Vitamin D3 is one of the most important fat-soluble vitamins. Fat-soluble vitamins are stored in the liver and fatty tissues, and are eliminated much more slowly than water-soluble vitamins which need to be replaced often. Deficiency of vitamin D3 can cause many problems from mild to severe to life threatening in the form of cancers.
Not only is D referred to as a vitamin it is also a precursor to a powerful steroid hormone called calcitriol and works with other vitamins and hormones to help build strong bones and teeth along with other important bodily functions such as hormone balance and a healthy immune system. Studies are showing D3 is important for normal cell growth and differentiation through the body actually becoming a part of the physical composition of cells, regulating and assisting in the buildup and breakdown of healthy tissue. In essence in regulates the body’s process that keeps us healthy.
Symptoms of D3 deficiency include colds and flu, dental problems, high blood pressure, back pain, depression, multiple sclerosis, type 2 diabetes, parathyroid problems, immune system problems, heart disease and stroke, osteoporosis, insulin resistance, weight loss, rickets (soft bones in children), osteomalacia (softening of bones in adults), muscle pain, weak bones and bone fractures, bone pain, fatigue and low energy, mood swings, obesity, PCOS (polycystic ovarian syndrome), lung cancer, ovarian cancer, colon cancer, asthma, breast cancer, and sleep irregularities. Even fibromyalgia could be related to deficiency.
Looks like a bunch of symptoms. One way to be sure of where you stand is to get a vitamin D test. This will show your levels, but be careful most of the ranges in the U.S. for normal are not up to date with the new studies that have shown current minimum levels are just not enough, especially if you are deficient already. Those who cannot adequately absorb or convert vitamin D3 because of intestinal concerns like Crohn’s disease and IBS (irritable bowel syndrome) and renal problems may become deficient.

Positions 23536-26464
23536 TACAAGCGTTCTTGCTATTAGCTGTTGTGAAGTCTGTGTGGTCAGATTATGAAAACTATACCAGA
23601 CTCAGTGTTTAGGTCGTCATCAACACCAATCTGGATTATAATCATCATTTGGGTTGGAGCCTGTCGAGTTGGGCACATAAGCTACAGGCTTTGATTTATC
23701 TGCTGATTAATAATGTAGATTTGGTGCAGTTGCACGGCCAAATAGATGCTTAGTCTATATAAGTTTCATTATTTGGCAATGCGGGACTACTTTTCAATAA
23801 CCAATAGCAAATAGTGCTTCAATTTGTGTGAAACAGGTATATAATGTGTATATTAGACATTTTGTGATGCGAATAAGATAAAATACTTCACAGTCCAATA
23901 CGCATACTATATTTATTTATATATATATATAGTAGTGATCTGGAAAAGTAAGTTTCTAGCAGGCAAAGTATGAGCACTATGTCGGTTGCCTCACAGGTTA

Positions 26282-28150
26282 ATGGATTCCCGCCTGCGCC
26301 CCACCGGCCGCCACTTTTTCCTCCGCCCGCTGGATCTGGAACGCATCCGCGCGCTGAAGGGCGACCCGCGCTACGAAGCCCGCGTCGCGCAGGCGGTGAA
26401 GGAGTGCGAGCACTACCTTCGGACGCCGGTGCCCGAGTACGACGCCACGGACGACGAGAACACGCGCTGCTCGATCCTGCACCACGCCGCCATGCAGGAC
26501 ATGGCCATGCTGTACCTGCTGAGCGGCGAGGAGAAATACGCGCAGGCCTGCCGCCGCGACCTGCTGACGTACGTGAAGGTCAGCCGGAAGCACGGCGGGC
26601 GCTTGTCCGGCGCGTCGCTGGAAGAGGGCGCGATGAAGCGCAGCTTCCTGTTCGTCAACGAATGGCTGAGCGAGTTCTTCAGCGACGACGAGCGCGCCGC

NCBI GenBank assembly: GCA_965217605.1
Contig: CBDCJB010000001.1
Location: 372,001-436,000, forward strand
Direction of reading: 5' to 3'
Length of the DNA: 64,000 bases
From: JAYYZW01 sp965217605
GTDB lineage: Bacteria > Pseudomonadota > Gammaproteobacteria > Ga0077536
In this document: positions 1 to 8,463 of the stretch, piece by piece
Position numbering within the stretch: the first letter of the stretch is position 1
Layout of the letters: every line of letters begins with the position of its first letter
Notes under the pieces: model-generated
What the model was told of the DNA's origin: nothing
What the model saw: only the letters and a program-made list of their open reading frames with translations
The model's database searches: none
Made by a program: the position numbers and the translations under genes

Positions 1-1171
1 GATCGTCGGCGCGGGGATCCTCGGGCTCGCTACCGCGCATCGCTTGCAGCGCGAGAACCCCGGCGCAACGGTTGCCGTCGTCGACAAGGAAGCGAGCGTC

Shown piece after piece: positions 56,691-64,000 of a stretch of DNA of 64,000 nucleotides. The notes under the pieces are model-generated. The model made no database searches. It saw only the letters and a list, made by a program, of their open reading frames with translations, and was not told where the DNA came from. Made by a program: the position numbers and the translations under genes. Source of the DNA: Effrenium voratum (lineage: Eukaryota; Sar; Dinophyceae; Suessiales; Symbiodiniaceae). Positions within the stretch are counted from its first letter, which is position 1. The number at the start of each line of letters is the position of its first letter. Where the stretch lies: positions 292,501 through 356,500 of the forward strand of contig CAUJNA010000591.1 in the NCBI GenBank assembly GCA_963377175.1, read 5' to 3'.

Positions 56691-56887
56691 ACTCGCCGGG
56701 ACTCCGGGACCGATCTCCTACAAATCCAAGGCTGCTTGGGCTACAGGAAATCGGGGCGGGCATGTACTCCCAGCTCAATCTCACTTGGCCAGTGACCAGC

Unfortunately, most medical school training does not include being taught about deficiencies and when to test for them. Even less is understood about how to correct the problem. What is known is that more patients are becoming deficient. Diagnosis is easy and treatment with high quality supplements is safe and can bring wonderful results. Even spending 30 to 40 minutes a day in the sun without sunscreen will help.
Just remember, it is your body and you know you better than anyone. If you have any of these symptoms or have been diagnosed with some of the problems listed, have your doctor check your vitamin D levels. Try the highest quality supplement available; a supplement that has proof it works. If you are already deficient, you may need to take a higher dose right off the bat to get your levels up and yourself feeling better. Then you can maintain with a steady dose.